This comprehensive review provides an in-depth exploration of the technical foundations of mRNA vaccine, encompassing essential aspects such as mRNA design, synthesis, delivery, and adjuvant technologies. This comprehensive review presents a methodical and structured analysis of representative mRNA vaccines used in a diverse array of medical conditions, including infectious diseases, cancers, immunological diseases, tissue damages, and rare diseases. Furthermore, this review includes a forwards-looking discourse on the current obstacles and potential possibilities in the development and implementation of mRNA vaccines.

mRNA vaccine development

The development of mRNA vaccines is the culmination of extensive research spanning several decades. The discovery of mRNA dates back to 1961, and its isolation for in vitro protein expression was first achieved in 1969.21,22 In 1990, in vitro transcribed mRNA was successfully validated as a template for synthesizing proteins in mouse skeletal muscle cells in vivo, marking a breakthrough in in vivo mRNA expression and laying the groundwork for the development of mRNA vaccines.23 In 1992, vasopressin mRNA was injected into the hypothalamus, successfully expressed, and yielded physiological responses.24 Subsequently, in 1993 and 1995, mRNA was found to elicit both innate and adaptive immunity.25,26,27 Despite these promising findings, the development of mRNA vaccines initially faced limited investment, mainly owing to concerns over their instability, inefficient in vivo transportation, and possible innate immunogenicity. However, due to their safety, straightforward design, and simplicity of manufacturing, research on mRNA has persevered. Ultimately, this persistence paid off, as evidenced by the development of highly effective mRNA vaccines against COVID-19, which have played a pivotal role in the ongoing efforts to control the pandemic. To date, a comprehensive framework has been established for the development of mRNA vaccines, including design, synthesis, and delivery technologies (Fig. 2).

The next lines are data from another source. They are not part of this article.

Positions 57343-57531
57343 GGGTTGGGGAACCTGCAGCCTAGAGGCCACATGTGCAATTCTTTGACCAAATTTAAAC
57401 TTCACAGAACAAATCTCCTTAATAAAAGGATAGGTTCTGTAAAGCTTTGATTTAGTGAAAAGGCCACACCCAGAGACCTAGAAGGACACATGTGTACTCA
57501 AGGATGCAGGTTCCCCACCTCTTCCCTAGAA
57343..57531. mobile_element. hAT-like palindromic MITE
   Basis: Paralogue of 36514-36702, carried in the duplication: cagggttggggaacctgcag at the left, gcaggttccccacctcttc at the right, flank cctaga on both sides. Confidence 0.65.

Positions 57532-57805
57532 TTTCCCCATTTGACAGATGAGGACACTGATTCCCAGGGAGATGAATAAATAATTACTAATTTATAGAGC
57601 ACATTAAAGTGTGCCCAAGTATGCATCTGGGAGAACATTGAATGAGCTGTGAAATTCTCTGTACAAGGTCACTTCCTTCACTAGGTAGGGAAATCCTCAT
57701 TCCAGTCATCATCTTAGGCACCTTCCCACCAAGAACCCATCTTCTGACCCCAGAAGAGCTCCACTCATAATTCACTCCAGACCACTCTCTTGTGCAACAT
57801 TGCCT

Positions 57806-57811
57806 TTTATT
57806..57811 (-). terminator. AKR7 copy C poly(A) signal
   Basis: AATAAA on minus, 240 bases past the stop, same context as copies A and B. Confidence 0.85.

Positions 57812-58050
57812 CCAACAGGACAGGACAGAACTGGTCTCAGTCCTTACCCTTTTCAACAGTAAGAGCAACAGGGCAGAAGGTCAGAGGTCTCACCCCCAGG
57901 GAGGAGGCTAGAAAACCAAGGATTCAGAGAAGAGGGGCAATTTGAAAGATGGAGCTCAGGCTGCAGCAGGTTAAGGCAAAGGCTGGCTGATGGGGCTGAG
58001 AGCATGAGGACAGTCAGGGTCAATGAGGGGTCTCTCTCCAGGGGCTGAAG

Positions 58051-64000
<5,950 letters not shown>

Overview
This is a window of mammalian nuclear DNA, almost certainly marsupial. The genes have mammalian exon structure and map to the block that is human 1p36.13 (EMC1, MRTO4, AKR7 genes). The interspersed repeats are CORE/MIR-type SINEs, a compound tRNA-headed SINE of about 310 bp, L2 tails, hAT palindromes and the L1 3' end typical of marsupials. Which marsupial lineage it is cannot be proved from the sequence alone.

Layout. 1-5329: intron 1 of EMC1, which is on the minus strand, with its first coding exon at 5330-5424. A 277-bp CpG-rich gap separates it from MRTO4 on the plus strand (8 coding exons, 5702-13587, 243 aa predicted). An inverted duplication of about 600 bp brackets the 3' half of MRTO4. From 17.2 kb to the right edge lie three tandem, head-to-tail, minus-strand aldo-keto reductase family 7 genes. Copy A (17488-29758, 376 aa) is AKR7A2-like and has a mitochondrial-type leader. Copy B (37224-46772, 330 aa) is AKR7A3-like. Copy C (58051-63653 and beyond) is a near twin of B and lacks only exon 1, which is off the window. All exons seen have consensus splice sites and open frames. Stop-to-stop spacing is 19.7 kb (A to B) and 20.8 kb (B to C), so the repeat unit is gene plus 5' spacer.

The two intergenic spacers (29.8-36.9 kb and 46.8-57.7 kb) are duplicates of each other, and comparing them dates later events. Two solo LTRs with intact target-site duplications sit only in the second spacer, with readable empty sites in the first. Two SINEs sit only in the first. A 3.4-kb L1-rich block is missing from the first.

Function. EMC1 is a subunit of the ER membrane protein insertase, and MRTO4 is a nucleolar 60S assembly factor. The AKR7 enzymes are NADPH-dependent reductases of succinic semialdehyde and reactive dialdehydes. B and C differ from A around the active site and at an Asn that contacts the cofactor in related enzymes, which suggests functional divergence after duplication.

Fig. 2
figure 2

Pipeline for the development of mRNA vaccines. The development of mRNA vaccines includes a series of steps, including sequencing design, in vitro transcription, purification, nanoprecipitation, and filtration. This figure is created using Adobe Illustrator and refers to this paper4

mRNA design

The advancement of mRNA vaccines faced a major obstacle owing to the instability of mRNAs and poor translational efficiencies.4,28 In vitro, transcribed mRNA comprises five primary elements, namely, the 5ʹ cap, 5ʹ untranslated region (UTR), an open reading frame (ORF), 3ʹ UTR, and a poly(A) tail, all of which simulate the structure of an endogenous mRNA.4,28 To enhance mRNA translational efficacy, scientists have devised various techniques to modify each of these components and optimize mRNA design.

The 5′ cap, a modified nucleotide structure situated at the 5′ end of the mature mRNA molecule, comprises a guanine nucleotide linked to the mRNA via a triphosphate linkage, with additional methylations at the 7th position of the guanine and/or the 2′ position of the first transcribed nucleotide.29,30 It has vital roles in several aspects of mRNA stability and functions, including protection against exonucleases, enhancement of mRNA translation efficiency, and facilitation of transport from the nucleus to the cytoplasm.4,31 In mRNA vaccines, the inclusion of a 5′ cap structure is critical for the stabilization of mRNA molecules and the promotion of efficient translation to the encoded protein. Notably, the 5′ cap modification, particularly the m7G cap, boosts mRNA translational efficiency by facilitating its recognition by the translation initiation complex.4,32 Furthermore, prior researches have highlighted the capability of the m7G cap to protect mRNA from nucleases, thereby enhancing its stability and immunogenicity.